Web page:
Nuiqsut former mayor and current city council member Rosemary Ahtuangaruak sent a joint letter to Interior Secretary Deb Haaland, the first Native American to hold a cabinet position, asking her to reject the plan. Other “villages get some financial benefits from oil and gas activity but experience far fewer impacts than Nuiqsut,” the letter stated. “We are at ground zero for the industrialization of the Arctic.”
But other tribes say Willow will improve, not impede, daily life. Leavitt, who also serves on a tribal council representing eight North Slope villages, says development has modernized the area with running water and electricity. Residents still struggle with housing shortages. Most also live at least a day’s journey from any major store and rely on diesel to heat their homes. She hopes that more development and jobs will continue to improve the quality of life in the northern regions.
Nagruk Harcharek is president of Voice of the Arctic Iñupiat, based in Utqiagvik. He told Alaska Public Media that Willow will bring economic benefits—and not at the cost of their homeland.
“The subsistence Iñupiaq lifestyle that we live is … the most important for us,” he said. “So if there was ever a project that we thought would negatively impact that, in ways that would be irreparable, we would not be in support of that project.”
Patkotak agrees. He formerly served on the 12-member North Slope Borough Assembly, the governing body responsible for 95,000 square miles of Alaska’s northernmost regions. Patkotak told me ConocoPhillips had to go through rigorous permitting procedures from the borough in addition to the federal negotiations. The company plans to build pull-off points along its road to the drilling sites for subsistence hunters—who make up the majority of households in the region—to access caribou herds more easily.
Biden said during a visit to Canada last week that he had “strong inclinations” to reject the Willow project but had to rubber stamp it due to legal reasons. But Zaidi told environmentalists that they need to slowly phase out fossil fuels, not remove them immediately. On the same day the approval was announced, the administration released a new conservation plan that cordons off 3 million acres of the Arctic Ocean from drilling and imposes new protections on millions of acres elsewhere in Alaska.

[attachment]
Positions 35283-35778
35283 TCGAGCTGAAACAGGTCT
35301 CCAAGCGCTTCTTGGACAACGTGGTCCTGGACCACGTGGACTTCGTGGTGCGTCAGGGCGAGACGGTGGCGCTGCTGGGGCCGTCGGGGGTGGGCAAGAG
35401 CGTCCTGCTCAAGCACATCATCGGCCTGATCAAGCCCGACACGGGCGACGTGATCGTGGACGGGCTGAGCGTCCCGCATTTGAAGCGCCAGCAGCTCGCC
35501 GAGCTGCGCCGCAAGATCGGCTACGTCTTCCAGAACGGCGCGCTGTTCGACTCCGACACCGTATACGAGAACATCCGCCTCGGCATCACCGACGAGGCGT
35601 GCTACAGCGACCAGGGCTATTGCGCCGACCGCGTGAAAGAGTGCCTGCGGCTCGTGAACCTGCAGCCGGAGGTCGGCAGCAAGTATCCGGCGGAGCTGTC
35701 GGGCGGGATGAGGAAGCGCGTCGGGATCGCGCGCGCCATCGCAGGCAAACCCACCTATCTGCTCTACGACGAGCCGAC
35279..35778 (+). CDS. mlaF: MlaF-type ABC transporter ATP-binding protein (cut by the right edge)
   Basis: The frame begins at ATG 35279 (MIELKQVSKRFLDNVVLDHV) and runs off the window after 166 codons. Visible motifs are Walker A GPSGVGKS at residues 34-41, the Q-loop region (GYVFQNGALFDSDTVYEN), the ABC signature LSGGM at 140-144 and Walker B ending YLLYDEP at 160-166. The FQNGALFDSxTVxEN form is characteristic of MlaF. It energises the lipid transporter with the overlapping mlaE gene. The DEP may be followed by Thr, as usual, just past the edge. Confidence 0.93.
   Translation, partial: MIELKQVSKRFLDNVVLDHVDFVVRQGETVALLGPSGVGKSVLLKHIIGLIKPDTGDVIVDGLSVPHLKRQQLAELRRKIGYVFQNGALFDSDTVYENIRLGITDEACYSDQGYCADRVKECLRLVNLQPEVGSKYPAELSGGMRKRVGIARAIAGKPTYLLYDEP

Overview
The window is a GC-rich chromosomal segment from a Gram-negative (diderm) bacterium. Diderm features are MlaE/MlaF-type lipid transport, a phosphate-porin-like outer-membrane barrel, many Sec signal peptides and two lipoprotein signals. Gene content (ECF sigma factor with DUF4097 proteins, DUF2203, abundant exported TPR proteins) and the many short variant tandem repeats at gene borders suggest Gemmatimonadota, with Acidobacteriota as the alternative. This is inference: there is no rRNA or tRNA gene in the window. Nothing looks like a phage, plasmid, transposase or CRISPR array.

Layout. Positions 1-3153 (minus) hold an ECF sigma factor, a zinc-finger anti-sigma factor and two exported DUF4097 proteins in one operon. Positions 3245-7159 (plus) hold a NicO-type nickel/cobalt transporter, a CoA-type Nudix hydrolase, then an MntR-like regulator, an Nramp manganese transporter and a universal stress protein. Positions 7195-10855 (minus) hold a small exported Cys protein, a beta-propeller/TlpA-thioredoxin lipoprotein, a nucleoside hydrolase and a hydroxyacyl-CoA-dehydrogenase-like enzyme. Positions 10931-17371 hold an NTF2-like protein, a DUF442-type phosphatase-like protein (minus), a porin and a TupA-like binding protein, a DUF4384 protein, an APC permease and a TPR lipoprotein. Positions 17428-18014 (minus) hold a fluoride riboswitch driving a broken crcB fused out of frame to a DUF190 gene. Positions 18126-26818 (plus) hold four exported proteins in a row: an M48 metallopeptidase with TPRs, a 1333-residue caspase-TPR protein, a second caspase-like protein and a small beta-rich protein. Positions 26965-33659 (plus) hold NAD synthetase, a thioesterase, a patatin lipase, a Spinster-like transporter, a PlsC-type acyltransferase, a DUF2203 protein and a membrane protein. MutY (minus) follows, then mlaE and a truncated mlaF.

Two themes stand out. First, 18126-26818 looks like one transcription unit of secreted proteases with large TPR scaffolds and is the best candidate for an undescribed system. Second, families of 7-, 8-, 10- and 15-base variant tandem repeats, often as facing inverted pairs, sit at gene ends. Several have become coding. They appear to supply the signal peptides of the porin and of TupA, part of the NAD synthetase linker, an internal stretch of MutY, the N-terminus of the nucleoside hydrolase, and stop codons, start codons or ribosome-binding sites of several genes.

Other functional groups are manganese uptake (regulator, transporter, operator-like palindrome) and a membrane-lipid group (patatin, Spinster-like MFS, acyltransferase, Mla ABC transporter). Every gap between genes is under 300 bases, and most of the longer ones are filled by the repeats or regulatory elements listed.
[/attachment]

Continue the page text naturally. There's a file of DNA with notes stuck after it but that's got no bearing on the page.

Alaskan lawmakers have been more optimistic. Republican Sens. Lisa Murkowksi and Dan Sullivan and Democratic Rep. Mary Peltola, lobbied for the Willow project. Peltola said rather than harming the environment, Willow helps the long-term goal of switching to clean energy while at the same time boosting Alaskan communities.
“It’s important to know the permitting process in Alaska takes into account the needs and concerns of the local people,” Patkotak said. “We’ve always had to strike that balance between that and the Western world’s dollar-based economy. But we have a long history of dealing with the federal government when they’ve made a decision in Washington without consultation or even regard for what it would do to us.”
Patkotak recalled bans on whale hunting, duck hunting, or previous emissions rules that were sparked by a global problem but created specific problems for Alaskan people. He said that even though the Willow drilling will increase emissions, his state prides itself on cleaner drilling processes than the rest of the country. He said any global concerns about climate change need to result in global discussion and solutions, not targeted change that would hurt his community.
“We’ve long been a region that has been victim to global initiatives,” he said. “But we’re not victims right now.”
The North Slope Borough and the Alaska Legislature have filed friend of the court briefs in support of the federal government in both lawsuits. ConocoPhillips has paused gravel mining and road-building while District Judge Sharon Gleason in Anchorage considers the two lawsuits, but only until April 4. It can only build during the winter season because it needs the ice roads for transportation. The season is expected to end by late April.